But don’t we already grow enough food to feed everybody in the world? Probably, but consider how far a typical carrot has to travel from the farm to your plate: 1500 miles. That is obviously very inefficient when you could be growing that same carrot in your garden or in a greenhouse and it’s not just your imagination that those garden-grown tomatoes taste so much better. When you consider that, it’s very little wonder that carrots, lettuce and tomatoes cost so much. It’s not just Economics 101 and it’s not only because so much food gets wasted every year that many homeless people can easily pick out a meal just by doing a little dumpster diving in the backs of restaurants. It’s also a matter of managing the resources it takes to get that food onto your plate. Imagine how the price of everything would come down if all supermarkets everywhere were required to grow fresh produce on their roofs like some people have mentioned.
A good supplemental program would be to help them get started with growing some food on their windowsills by providing the tools they need to get started along with teaching them how to use it. If they decide they like it, they could get a simple hydroponics system from the city involved at a discounted price, or even for free. Again, there’s going to be a start-up cost to the local taxpayers, but imagine the long-term savings if every low-income family could produce some of its own food to supplement what can be bought with food stamps.
Seriously, build the greenhouses in the empty lots and you can bet that less of your taxpayer dollars will go into buying high-sodium packaged soup and vegetables that have had most of the nutrients leeched out of them through the canning process. You want to know about how difficult it is to get people who rely on government subsidies to eat healthy? Okay; just try living on food stamps for a week. From what I’ve seen, it basically amounts to one thousand and one ways to prepare a Ramen noodle packet. That’s not good if you’re serious about getting more people on a healthy diet and helping to prevent the kinds of illnesses that come with not having access to fresh fruits and veggies on a regular basis. Then all those low-income people are hitting emergency room clinics for medical care and that drives up costs for everybody else so much that it helps to explain why the U.S. government has to get involved with things like Obamacare. Community greenhouses could help to cut down on the problem.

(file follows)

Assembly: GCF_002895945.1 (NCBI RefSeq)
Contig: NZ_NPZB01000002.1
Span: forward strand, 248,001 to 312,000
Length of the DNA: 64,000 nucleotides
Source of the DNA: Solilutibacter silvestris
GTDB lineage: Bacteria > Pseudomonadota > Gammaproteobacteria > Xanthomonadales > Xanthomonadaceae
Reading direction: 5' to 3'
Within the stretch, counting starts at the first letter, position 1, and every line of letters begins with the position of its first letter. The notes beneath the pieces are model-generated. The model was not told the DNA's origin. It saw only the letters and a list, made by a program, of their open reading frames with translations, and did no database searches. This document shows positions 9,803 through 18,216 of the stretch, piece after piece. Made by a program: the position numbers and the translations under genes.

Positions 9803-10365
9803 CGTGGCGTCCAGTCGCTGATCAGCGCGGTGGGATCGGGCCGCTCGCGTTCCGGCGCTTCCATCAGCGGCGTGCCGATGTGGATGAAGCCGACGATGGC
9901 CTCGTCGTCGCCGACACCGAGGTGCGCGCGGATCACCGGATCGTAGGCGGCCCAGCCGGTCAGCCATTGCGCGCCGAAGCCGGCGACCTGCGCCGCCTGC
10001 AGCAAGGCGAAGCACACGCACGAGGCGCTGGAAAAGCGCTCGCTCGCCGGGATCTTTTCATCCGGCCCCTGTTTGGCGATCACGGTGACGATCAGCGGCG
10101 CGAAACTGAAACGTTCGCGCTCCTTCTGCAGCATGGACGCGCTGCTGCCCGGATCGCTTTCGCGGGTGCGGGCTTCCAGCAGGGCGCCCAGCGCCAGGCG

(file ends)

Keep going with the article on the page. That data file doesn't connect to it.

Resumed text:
Who is going to pay for all this? If municipalities won’t do it, maybe we could get on Indiegogo or Kickstarter to raise the funds necessary to build the greenhouse, and make sure we cross all the T’s and dot all the I’s with the necessary paperwork. I’d probably do it myself if I wasn’t already wrapped up with Mars One right this minute. But it’s an idea if somebody can actually make it work.
Build Your Own Greenhouse
The idea of a community greenhouse is neat, but you don’t have to wait for your city to do it when you can put together your own. Put one in your own back yard so you can enjoy fresh vegetables all year.